The Buckner Mansion is located in New Orleans' famous (and opulent) Garden District. And it's for rent. Yup, you can rent this gorgeous stately manor by the month or even book it for the night. There's a few catches though. 1.) It's pretty pricey (more on that in a bit); 2.) It also may or may not be haunted; and 3.) It's a bit of a local celebrity, so you'll have to deal with flocks of tourists gawking, oohing and ahhing over it while they snap a bazillion pictures.
About that ghost... The mansion is allegedly haunted by the ghost of a slave, known only as Miss Josephine. After the Civil War, Miss Josephine chose to remain at the mansion even after death. Over the years people have claimed to hear her sweeping and the inexplicable smell of lemon, with which she used to clean. Also, some even claim to have seen her ghost on the stairs. As far as poltergeist activity, the house has that too...in abundance it would seem. Lights turning on and off, doors open and close, all on their own. Oh, and some have claimed to have watched chandeliers swing, by themselves, for over an hour. I personally haven't had the opportunity to visit the house, so I can't attest to this paranormal activity, but if you go, or have already visited the Buckner mansion please share your experience in the comments. Today, most people recognize the mansion from the television show American Horror Story: Coven. The Buckner mansion was featured as Miss Robicheaux's Academy, which trained witches.
The history of the mansion is fascinating even without the paranormal factor. Henry Sullivan Buckner was a cotton kingpin. He wanted to build a house on Jackson Avenue that would be bigger and more grand than Stanton Hall in Natchez, Mississippi, the regions most opulent manor at the time, and home to Henry's ex-business partner and rival. The Buckner mansion, built in 1856, exceeded most, if not all, of Henry's expectations. The house was designed with 48 fluted columns as well as a unique cast-iron fence, which was unusual at the time, adorned with an intricate honeysuckle design. The mansion also has galleries on three sides and three, that's right, three ballrooms!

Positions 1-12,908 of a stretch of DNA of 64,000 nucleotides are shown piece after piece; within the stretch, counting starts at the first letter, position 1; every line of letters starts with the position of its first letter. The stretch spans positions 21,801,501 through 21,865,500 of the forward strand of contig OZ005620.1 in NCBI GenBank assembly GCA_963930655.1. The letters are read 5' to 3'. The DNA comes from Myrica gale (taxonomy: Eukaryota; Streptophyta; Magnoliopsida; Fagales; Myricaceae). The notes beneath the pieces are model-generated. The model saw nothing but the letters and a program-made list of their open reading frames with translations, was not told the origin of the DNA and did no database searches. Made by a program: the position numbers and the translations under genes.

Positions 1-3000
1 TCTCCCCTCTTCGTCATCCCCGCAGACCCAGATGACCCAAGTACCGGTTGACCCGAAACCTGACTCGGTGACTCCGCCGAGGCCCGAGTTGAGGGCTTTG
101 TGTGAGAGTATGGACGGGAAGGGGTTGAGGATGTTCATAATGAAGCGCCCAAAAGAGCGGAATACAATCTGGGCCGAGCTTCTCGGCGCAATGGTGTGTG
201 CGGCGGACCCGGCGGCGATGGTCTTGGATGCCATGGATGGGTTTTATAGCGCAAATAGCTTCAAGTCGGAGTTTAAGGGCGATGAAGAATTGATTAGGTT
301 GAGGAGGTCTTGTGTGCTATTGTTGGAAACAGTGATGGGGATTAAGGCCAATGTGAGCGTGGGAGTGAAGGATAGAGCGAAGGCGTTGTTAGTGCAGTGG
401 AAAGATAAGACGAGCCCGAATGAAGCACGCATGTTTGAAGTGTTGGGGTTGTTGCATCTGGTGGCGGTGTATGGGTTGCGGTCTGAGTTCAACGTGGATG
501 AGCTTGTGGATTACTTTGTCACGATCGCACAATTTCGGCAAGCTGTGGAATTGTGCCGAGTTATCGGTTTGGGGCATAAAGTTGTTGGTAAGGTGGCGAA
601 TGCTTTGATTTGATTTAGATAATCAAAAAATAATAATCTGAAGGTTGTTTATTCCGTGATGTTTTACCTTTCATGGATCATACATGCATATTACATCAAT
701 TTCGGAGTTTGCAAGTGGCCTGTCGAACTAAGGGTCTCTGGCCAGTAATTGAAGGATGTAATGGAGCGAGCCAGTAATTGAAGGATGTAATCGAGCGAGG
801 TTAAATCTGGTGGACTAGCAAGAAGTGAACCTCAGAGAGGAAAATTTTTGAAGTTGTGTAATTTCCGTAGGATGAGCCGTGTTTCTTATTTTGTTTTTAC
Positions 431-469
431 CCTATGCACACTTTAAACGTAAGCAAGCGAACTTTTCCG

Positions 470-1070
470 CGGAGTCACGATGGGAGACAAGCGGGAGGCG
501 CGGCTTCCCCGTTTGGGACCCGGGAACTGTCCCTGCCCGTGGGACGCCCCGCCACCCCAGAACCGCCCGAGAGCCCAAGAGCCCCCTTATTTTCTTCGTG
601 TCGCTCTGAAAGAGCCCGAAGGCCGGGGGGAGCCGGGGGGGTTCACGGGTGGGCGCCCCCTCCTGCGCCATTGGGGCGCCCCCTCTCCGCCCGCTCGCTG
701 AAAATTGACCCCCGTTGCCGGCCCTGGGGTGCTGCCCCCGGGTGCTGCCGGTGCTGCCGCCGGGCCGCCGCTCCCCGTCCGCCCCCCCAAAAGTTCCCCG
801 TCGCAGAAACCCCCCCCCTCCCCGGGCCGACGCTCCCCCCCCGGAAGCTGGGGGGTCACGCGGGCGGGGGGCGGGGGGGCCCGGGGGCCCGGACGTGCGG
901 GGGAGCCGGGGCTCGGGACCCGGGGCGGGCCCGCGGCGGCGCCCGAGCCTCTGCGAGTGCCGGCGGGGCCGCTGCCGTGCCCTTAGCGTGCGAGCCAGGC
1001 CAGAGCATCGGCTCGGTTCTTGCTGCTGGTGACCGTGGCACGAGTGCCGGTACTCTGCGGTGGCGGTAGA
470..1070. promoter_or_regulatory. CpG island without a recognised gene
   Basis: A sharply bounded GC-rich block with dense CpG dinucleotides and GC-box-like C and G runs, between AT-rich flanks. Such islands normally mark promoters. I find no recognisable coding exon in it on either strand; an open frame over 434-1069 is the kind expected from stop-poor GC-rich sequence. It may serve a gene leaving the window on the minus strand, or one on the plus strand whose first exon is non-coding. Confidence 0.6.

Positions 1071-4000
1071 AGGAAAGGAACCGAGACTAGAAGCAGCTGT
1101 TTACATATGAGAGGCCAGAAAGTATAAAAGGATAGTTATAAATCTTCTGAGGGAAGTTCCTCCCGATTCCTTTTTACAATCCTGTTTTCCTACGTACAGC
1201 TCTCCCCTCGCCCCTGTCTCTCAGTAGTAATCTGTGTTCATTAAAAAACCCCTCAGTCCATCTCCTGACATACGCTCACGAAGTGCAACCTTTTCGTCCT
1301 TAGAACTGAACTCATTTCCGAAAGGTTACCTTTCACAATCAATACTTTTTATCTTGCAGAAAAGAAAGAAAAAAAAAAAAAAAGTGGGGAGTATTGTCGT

According to Deep South Magazine:
"The mansion served as a home to the Buckner family until 1923, when the prestigious Soule Business School moved in. Soule was the best business school in the South until it closed doors in 1983. The mansion is now a private residence, available as a vacation rental for the tidy sum of $20,000. According to the show’s Facebook page “Extreme precaution was taken to not damage the 156-year-old mansion.”
So, if you're convinced and want to book a night, here are some more details from the vacation rental listing on VRBO:
"It is 1853...'Cotton is King,' New Orleans is the center of the universe, and you are Henry Sullivan Buckner. You commission renowned architect Lewis E. Reynolds to build the most beautiful and magnificent mansion in the very heart of New Orleans' Garden District. The result is one of the finest examples of Southern ante-bellum architecture, having a scale of elegance from the 19th Century that is rarely found. The Buckner Mansion, with its urban setting in unique New Orleans, is indeed the envy of the Garden District - a 'landmark amongst landmarks.' This 20,000+ square foot residence is soo stately with its Forty-Eight monumental Ionic and Corinthian fluted cypress columns and, yet, so charming with endless Verandas, ornate cast-iron, and 'floor to ceiling' windows. This combination of power and shear beauty sparks one's imagination back in history to pre-civil war New Orleans. Just Imagine!"
What will all these amenities cost you: Well, $4,700 a night. Also, the mansion is only available for rent two weeks a year.
MORE INFO: Curbed NOLA
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